As you can imagine, I haven’t had a great deal of time to sit down and write much for this post. I’ve been recovering from labor, we’ve had family and friends visiting, and we’re getting the hang of our new sleep “routine” — all thanks to this truly sweet baby boy that arrived exactly one week late on the afternoon of November 18th weighing in at a healthy 8 pounds 15 ounces. We named our son Oliver Stephen Schick (we simply liked the name Oliver, and Stephen is my Dad’s name) and for the first week or so after bringing him home, I couldn’t look at any of the photos our doula took without being truly overwhelmed with emotion. I think it’ll still take some time to process that day and the experience of labor, how incredibly supportive Sam was, and how incredibly hard it all was. I can look back at photos now and find myself doing so during Oliver’s late night feedings or when I have a spare moment to lie down on the couch. I can tell he’s changing already — his cheeks and arms not quite as chubby — and we’re spending lots of time snuggling and rocking him, and trying to notice it all.
The things people tell you when you’re pregnant about not being able to prepare for labor are, as it turns out, true. I still gave it a real go, packing a hospital bag with everything from a heating pad and ginger candies to birth books and energy bars. The day we were heading home and I was getting things ready for Sam to bring to the car, I chuckled as I stared into the bag — the thought of me taking a pause from pushing to consult some of my notes from birth class made me smile. I didn’t touch a thing in that bag, choosing instead to wear the ill-fitting hospital gown for our entire stay, and eating cottage cheese and breakfast burritos from the hospital cafeteria. Oh and that ice cold apple juice! But everyone was right: there is no way to tell what you’ll need, how you’ll feel, and how it will all turn out. I think I probably knew that deep down, but having those ginger candies and birth books made me feel as if I was doing something right.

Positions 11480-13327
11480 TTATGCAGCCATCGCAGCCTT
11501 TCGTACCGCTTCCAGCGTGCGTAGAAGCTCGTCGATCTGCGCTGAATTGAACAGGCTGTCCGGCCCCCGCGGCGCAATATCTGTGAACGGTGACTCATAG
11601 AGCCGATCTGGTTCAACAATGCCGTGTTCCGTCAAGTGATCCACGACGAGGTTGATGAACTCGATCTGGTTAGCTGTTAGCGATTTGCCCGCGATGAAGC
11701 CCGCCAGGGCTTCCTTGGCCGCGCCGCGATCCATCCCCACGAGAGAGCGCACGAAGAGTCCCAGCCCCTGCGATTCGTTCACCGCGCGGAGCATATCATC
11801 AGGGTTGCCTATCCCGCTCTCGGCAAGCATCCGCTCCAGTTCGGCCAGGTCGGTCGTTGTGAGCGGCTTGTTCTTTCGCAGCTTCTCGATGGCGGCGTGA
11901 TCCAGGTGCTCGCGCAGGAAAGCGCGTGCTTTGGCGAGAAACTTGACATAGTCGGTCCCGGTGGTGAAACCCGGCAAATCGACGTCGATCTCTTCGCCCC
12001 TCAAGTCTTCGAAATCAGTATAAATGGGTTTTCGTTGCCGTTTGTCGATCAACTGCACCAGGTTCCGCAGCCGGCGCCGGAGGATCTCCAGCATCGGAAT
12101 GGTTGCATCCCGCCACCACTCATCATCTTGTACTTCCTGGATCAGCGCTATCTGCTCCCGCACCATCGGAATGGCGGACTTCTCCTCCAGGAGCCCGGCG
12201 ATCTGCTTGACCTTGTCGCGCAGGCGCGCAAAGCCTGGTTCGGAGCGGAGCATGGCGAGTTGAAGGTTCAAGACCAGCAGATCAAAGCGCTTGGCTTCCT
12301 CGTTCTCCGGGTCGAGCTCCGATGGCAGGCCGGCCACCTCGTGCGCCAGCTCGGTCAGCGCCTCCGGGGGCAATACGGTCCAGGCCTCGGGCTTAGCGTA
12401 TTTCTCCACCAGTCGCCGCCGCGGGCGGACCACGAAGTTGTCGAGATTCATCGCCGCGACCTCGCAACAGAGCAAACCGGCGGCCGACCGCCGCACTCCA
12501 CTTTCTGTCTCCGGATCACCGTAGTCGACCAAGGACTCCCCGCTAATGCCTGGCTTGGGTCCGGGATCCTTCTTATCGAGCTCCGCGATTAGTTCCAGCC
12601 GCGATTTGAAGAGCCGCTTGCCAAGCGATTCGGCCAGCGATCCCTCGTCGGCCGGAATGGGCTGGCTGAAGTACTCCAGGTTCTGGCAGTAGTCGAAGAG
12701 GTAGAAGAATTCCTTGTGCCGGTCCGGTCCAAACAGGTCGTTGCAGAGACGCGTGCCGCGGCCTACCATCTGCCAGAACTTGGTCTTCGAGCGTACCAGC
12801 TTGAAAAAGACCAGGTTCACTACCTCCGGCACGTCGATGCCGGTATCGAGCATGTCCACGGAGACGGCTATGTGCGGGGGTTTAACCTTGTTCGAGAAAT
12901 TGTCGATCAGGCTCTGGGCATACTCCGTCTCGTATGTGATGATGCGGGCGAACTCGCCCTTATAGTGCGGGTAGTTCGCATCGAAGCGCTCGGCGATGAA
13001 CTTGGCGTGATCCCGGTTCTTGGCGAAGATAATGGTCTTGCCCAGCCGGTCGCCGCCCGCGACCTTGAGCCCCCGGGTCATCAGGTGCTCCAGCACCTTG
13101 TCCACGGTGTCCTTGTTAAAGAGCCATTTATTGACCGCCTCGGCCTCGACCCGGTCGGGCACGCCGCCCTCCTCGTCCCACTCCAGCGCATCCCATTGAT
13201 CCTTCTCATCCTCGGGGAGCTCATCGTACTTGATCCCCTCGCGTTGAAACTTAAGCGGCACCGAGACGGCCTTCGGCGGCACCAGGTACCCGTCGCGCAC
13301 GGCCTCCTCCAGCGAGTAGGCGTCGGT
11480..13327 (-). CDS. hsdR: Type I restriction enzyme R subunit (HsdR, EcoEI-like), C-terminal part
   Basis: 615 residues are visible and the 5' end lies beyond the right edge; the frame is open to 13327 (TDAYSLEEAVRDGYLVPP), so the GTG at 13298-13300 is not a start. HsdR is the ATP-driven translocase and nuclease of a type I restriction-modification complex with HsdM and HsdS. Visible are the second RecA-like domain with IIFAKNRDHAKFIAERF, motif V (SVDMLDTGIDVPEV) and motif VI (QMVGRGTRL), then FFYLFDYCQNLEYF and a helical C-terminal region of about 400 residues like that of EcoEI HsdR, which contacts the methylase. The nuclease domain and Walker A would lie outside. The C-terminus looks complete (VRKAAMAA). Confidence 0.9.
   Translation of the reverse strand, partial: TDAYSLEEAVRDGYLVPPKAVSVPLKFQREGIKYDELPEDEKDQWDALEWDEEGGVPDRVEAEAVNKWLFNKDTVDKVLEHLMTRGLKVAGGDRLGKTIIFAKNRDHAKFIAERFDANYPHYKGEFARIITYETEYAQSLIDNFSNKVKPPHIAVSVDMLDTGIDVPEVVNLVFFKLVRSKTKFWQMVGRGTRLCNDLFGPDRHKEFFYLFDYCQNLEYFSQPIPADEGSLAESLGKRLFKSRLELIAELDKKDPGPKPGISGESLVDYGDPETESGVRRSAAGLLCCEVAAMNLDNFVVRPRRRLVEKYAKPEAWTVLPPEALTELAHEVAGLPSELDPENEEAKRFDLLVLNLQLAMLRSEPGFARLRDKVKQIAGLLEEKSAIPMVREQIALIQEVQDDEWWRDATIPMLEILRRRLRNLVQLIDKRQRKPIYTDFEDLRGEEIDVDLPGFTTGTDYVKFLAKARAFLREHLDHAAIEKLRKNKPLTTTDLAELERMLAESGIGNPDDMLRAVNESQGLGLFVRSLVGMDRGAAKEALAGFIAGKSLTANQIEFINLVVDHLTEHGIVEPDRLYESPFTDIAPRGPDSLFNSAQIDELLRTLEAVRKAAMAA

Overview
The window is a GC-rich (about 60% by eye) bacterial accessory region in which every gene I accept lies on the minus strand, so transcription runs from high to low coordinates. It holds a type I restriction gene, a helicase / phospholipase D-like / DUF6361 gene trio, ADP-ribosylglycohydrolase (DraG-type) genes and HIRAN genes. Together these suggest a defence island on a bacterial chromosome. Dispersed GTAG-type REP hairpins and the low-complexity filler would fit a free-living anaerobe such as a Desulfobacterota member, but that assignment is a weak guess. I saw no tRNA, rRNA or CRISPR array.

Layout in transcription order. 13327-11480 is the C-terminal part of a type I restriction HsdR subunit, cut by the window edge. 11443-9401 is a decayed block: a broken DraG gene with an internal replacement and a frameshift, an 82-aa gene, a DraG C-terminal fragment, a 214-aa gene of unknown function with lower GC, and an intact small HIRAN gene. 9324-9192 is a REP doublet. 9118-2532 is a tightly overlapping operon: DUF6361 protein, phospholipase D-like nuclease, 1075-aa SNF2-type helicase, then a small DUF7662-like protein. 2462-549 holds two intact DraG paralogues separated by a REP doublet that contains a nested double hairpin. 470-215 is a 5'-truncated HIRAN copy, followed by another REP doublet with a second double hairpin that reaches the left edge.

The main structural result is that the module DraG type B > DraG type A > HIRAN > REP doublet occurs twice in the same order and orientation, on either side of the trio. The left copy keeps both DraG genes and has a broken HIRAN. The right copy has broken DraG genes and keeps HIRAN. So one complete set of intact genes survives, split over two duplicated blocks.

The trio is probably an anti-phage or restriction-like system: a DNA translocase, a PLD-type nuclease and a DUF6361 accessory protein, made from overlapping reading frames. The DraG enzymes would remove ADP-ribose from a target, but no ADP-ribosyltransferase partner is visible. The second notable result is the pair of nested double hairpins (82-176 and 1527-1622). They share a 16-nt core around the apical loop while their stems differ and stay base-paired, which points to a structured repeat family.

Arriving home with Oliver for the first time was surprisingly emotional for me. The house wasn’t how we normally leave it, and staring at the living room brought back memories of the hours of painful contractions and moving furniture around to find a comfortable place to labor (it turns out I did a lot of the hard work at home, arriving to the hospital already 8 centimeters dilated). Once we unloaded the car and got settled in, Sam helped bring some order to things around the house and his sister Christa brought us over a hot dinner. We wanted to crack open a bottle of champagne but I think both realized we wouldn’t make much of a dent in it, so we made tea and cranked up the heat instead.
We all slept in our bedroom that night and woke early the next day (after many wakings that night), the first full day as a new family in our own house. I wish I could remember what we did that day, but time all seems to mash together into one long chunk peppered with meals from friends, Sam’s scrambled eggs, many cups of tea, hot showers, a trusty white noise machine, short naps, eggnog, and records in the living room. Sam is already a natural Dad — as I knew he would be. He’s been reading Phillip Larkin and The Odyssey to Oliver, singing him elaborate made up songs, and soothing him like a pro. I look at him and feel so lucky to be doing this together, and I look at Oliver realizing that right now he has no idea what a selfless, cool Dad he has.
When I said earlier that there’s really no way to prepare for labor or the experience of having your first child, that’s certainly true. So all you can do, really, is trust in yourself and the things you’ve put into place. I guess that’s all we can ever do with new endeavors or adventures, isn’t it? And once you do that, you settle into it, hope for the best, and try to envision it all. For Thanksgiving this year, we joined a big group of friends and all sat at a long, communal table sharing dishes we each contributed and turkey that our friend Natalie worked hard on. There was a true abundance of food, two other babies there besides Oliver, warmth and good conversation. I had a hard time eating my meal as I kept thinking about the occasion and what it meant: coming together and giving thanks. We had talked so much about baby Sprout for almost a year … and here he was. Here was Oliver. Here we were. We couldn’t have prepared for any of it, but we’d hoped so hard for it all.
Glimpses of Spring